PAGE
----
Once again, I’ve been digging into the suggestion archives this week and picking up on another subject that I asked about aeons ago and never got ’round to using.
/Playlists /Spotify / /YouTube
/Related /294/Strength to Endure /Tuesday Ten/Index
/Assistance /Suggestions/125 /Used Prior/28 /Unique Songs/94 /People Suggesting/53
/Details /Tracks this week/10 /Tracks on Spotify Playlist/9 /Duration/39:19
This one goes back a long way, too. This was the 42nd suggestion thread, back in Jun-18 (I’ve asked for suggestions on over 160 threads as of this week), and I’m not quite sure why I didn’t use it at the time.
Anyway, more recent events have perhaps provided fresh impetus to this one, with a variety of uses of power being shown in these ten songs, and there is a content warning for discussion of abuse and racism/far-right politics.
Thanks, as ever, to everyone who suggested songs, and I guess this week is proof that they all get considered in the end, even if it takes a bit of time!
A quick explanation for new readers (hi there!): my Tuesday Ten series has been running since March 2007, and each month features at least ten new songs you should hear – and in between those monthly posts, I feature songs on a variety of subjects, with some of the songs featured coming from suggestion threads on Facebook.
Feel free to get involved with these – the more the merrier, and the breadth of suggestions that I get continues to astound me. Otherwise, as usual, if you’ve got something you want me to hear, something I should be writing about, or even a gig I should be attending, e-mail me or drop me a line on Facebook (details below).
/Get In The Ring
Originally recorded, of course, by Snap!, but I’m including this crackling nu-metal take by fellow Germans H-Blockx instead – and they do, of course, still feature original rapper Turbo B. on part of the song. It is very much a song of its time, this thumping rap-metal version comes from 2002 (and is that a sample from Another Body Murdered I hear, too?) and is a muscular, masculine track to its core, that’s for sure. What they have the power of, though, I’m not really sure.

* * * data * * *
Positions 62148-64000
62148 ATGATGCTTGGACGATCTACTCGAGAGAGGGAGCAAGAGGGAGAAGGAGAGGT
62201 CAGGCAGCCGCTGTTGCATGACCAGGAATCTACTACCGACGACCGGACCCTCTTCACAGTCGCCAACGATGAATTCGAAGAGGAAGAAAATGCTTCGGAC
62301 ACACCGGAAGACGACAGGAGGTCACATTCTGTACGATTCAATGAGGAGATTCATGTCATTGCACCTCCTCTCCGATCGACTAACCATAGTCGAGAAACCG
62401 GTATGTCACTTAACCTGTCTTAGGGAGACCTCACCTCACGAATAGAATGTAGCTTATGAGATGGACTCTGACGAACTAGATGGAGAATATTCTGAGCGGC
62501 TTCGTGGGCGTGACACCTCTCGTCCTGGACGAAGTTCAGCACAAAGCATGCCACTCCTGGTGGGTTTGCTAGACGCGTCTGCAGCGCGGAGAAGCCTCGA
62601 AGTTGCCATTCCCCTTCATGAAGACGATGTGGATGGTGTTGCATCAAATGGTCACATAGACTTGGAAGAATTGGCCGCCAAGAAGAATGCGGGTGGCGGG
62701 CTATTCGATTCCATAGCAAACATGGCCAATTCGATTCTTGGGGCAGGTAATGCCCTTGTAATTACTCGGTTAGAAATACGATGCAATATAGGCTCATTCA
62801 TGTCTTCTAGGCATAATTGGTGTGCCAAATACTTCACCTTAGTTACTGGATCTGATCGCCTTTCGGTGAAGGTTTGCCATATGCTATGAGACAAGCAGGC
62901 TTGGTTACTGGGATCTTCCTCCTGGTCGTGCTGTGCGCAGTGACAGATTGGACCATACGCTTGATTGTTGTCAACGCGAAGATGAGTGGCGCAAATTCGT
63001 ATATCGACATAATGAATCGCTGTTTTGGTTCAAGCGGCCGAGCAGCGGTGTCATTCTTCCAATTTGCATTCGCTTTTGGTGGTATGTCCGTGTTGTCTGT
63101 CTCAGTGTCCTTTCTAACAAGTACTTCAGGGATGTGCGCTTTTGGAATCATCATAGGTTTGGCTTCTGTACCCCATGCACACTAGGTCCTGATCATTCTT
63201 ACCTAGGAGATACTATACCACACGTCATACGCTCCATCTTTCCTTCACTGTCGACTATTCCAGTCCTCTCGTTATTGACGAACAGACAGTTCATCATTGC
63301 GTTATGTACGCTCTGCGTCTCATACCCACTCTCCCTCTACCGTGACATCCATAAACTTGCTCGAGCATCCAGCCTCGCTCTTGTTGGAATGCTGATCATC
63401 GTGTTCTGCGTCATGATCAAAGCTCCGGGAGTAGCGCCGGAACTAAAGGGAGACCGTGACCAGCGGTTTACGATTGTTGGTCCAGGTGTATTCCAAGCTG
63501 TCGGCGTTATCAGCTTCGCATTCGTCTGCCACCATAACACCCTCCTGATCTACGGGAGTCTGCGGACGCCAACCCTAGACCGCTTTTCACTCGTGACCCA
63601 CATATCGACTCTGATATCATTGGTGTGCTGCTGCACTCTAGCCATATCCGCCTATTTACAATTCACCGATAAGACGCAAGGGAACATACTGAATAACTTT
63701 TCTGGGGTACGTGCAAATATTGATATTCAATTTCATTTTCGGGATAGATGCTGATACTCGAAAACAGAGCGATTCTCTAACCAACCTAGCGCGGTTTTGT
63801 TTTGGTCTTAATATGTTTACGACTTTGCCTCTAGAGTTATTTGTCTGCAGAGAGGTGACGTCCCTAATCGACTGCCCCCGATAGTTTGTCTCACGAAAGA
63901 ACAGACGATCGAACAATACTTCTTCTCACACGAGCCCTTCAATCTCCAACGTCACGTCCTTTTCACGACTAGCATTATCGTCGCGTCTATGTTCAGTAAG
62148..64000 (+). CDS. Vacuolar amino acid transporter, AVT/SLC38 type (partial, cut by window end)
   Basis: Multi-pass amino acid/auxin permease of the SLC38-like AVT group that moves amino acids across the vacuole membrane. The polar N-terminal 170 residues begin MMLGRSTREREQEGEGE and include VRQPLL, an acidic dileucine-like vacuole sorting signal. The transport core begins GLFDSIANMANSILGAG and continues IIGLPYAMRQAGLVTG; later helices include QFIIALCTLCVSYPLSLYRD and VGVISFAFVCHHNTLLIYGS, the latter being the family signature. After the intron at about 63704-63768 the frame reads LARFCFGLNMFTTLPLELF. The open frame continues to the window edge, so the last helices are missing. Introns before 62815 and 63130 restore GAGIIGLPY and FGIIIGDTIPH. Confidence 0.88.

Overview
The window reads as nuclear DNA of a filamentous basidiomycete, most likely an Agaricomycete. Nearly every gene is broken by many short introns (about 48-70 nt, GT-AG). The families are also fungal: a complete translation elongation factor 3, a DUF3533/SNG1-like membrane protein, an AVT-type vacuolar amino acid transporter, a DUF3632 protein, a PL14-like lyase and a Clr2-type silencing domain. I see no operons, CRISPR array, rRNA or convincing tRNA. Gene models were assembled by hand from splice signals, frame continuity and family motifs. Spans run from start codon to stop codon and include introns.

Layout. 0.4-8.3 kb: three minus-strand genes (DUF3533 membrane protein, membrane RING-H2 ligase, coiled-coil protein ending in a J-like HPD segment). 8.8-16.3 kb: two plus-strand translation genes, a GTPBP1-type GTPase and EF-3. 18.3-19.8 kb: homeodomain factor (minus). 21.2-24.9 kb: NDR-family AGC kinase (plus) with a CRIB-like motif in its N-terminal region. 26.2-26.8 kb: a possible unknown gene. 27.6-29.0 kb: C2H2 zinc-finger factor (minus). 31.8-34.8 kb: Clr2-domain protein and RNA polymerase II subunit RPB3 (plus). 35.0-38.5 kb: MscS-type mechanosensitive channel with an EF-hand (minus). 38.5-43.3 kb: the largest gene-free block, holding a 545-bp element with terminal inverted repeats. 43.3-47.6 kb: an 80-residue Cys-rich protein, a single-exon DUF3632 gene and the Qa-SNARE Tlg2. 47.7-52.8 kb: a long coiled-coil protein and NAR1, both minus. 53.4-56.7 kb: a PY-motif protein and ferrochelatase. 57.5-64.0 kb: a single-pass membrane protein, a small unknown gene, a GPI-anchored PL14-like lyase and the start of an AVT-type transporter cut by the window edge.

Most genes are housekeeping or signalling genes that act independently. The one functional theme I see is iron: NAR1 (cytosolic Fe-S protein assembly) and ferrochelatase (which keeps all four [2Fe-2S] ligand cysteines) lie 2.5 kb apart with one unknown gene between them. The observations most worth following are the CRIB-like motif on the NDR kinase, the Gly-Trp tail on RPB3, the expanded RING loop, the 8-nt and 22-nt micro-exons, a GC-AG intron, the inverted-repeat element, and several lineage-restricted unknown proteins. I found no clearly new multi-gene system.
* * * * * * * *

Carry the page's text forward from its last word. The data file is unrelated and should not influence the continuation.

/Big Bad Baby Pig Squeal
One of the more notorious, ferocious indie bands in the early nineties, perhaps their defining statement remains this bruising three-minutes of rampaging rock. Lesley Rankie howls her way through a raised middle-finger to misogynists and people who thought women couldn’t “rock”, with the iconic chorus refrain “Hips, Tits, Lips, Power” that made it onto countless t-shirts since, and is a mighty display of female power. Other album Fat Axl was remastered and reissued a few years ago (and sounds great), now, how about Organ Fan?
These metal lords had already announced themselves with their earlier, spaced-out and stoner metal (Negasonic Teenage Warhead being the best example of that), but Powertrip as an album saw them step up. The production was planet-sized, the riffs as huge, and perhaps Dave Wyndorf’s ego wasn’t far off. Some of the songs on the album perhaps dragged on a bit, but the mighty title track, from the instantly recognisable opening riff to Wyndorf’s closing howl, doesn’t waste a second. Wyndorf is so cool, and so sure he’s going to be a planet-straddling star, that he’s done a deal with the Gods to ensure all is fine for him, and this song is a devastating display of a band – and singer – at the very peak of their considerable powers.
/Rage Against The Machine
/Take The Power Back
/Rage Against The Machine
Back on their 1992 debut, Rage Against The Machine made strong use of their major-label backing to make a host of political statements and agitation, on one of the best produced, best sounding albums I own. Seriously, the production is flawless, and indeed is traditionally one of the albums that I use to test new audio kit. Take The Power Back is one of the best exemplars here, too, as Zach de la Rocha seethes at forced conformity and the falsity of the “American Dream”, agitating instead for change that begins in the classroom (teaching children anew, rather than the same old propaganda) and evolves as people grow and learn.